If you need to do IRR calculation in Excel on a regular basis, setting up an internal rate of return template can make your life a lot easier.

Our calculator will include all three formulas (IRR, XIRR, and MIRR) so that you won't have to worry which result is more valid but could consider them all.

- Input the cash flows and dates in two columns (A and B in our case).
- Enter the finance rate and reinvest rate in 2 separate cells. Optionally, name these sells
*Finance_rate*and*Reinvest_rate*, respectively. - Create two dynamic defined ranges, named
*Cash_flows*and*Dates*.Assuming your worksheet is named

*Sheet1*, the first cash flow (initial investment) is in cell A2, and the date of the first cash flow is in cell B2, make the named ranges based on these formulas:Cash_flows:

`=OFFSET(Sheet1!$A$2,0,0,COUNT(Sheet1!$A:$A),1)`

Dates:

`=OFFSET(Sheet1!$B$2,0,0,COUNT(Sheet1!$B:$B),1)`

The detailed steps can be found in How to create a dynamic named range in Excel.

- Use the names you have just created as arguments of the following formulas. Please note that the formulas can be entered in any column other than A and B, which are reserved exclusively for cash flows and dates, respectively.
`=IRR(Cash_flows)`

`=XIRR(Cash_flows, Dates)`

`=MIRR(Cash_flows, Finance_rate, Reinvest_rate)`

Done! You can now input any number of cash flows in column A, and your dynamic internal rate of return formulas will recalculate accordingly:

As a precaution against careless users who may forget to fill all the required input cells, you can wrap your formulas in the IFERROR function to prevent errors:

`=IFERROR(IRR(Cash_flows), "")`

`=IFERROR(XIRR(Cash_flows, Dates), "")`

`=IFERROR(MIRR(Cash_flows, Finance_rate, Reinvest_rate), "")`

Please keep in mind that if the Finance_rate and/or Reinvest_rate cells are blank, the Excel MIRR function assumes they are equal to zero.

The Excel IRR function only performs 20 iterations to arrive at a rate and XIRR performs 100 iterations. If after that many iterations a result accurate within 0.00001% is not found, a #NUM! error is returned.

If you are looking for more accuracy for your IRR calculation, you can force Excel to do over 32,000 iterations by using the Goal Seek feature, which is part of What-If Analysis.

The idea is to get Goal Seek to find a percentage rate that makes the NPV equal to 0. Here's how:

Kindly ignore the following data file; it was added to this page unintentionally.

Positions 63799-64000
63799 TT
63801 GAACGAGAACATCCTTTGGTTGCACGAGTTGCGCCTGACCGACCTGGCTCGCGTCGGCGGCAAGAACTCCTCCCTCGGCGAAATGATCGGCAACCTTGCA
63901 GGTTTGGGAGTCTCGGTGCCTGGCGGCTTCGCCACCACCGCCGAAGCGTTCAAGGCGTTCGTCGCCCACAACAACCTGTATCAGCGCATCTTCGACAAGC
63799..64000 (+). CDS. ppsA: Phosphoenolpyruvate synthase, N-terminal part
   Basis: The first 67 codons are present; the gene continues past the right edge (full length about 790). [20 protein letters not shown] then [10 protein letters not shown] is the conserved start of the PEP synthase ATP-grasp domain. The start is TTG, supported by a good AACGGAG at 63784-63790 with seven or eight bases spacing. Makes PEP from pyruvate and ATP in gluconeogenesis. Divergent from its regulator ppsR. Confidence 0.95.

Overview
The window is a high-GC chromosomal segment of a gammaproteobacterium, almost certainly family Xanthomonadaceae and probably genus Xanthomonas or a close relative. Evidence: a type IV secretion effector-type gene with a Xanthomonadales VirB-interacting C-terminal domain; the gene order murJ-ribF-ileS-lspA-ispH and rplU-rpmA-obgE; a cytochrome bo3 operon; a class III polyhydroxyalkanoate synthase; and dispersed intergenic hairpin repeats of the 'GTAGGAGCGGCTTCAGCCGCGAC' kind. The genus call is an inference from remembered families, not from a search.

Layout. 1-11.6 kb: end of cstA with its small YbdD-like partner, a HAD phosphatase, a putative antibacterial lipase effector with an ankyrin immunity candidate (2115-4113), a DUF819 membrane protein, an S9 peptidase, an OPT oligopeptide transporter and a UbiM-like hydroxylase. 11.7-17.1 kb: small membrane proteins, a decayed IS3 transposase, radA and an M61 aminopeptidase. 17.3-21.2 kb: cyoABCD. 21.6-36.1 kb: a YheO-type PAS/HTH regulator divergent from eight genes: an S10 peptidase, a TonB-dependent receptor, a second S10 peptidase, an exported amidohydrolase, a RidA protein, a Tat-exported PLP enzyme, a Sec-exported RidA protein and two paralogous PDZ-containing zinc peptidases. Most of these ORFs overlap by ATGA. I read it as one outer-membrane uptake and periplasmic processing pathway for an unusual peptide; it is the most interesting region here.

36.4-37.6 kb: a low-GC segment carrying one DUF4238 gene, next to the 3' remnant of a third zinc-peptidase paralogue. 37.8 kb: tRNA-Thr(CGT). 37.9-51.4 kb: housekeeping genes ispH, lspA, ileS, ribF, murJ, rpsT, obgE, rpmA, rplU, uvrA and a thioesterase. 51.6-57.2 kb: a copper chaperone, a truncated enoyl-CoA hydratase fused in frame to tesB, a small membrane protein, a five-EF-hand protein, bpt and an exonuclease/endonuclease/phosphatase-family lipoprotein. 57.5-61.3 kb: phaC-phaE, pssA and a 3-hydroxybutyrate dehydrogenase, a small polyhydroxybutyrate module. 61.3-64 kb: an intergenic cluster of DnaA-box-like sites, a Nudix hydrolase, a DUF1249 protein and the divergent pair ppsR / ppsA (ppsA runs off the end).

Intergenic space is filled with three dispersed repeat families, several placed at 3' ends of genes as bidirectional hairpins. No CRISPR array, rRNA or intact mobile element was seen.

- Set up the source data in this way:
- Enter the cash flows in a column (B2:B7 in this example).
- Put the expected IRR in some cell (B9). The value that you enter does not actually matter, you just need to "feed" something to the NPV formula, so just put any percentage that comes to mind, say 10%.
- Enter the following NPV formula in another cell (B10):

`=NPV(B9,B3:B7)+B2`

- On the
*Data*tab, in the*Forecast*group, click**What if Analysis**>**Goal Seek…** - In the
*Goal Seek*dialog box, define the cells and values to test:**Set cell**- the reference to the NPV cell (B10).**To value**– type 0, which is the desired value for the Set cell.**By changing cell**- the reference to the IRR cell (B9).

When done, click

*OK*.

- The
*Goal Seek Status*dialog box will appear and let you know if a solution has been found. If successful, the value in the IRR cell will be replaced with a new one that makes NPV zero.Click

*OK*to accept the new value or*Cancel*to get back the original one.

In a similar manner, you can use the Goal Seek feature to find XIRR. The only difference is that you will need to use the XNPV formula instead of NPV.

Note. The IRR value found with Goal Seek is **static**, it does not recalculate dynamically as formulas do. After each change in the original data, you will have to repeat the above steps to get a new IRR.

That's how to do IRR calculation in Excel. To have a closer look at the formulas discussed in this tutorial, you are welcome to download our sample workbook below. I thank you for reading and hope to see you on our blog next week!

Excel IRR Calculator - examples (.xlsx file)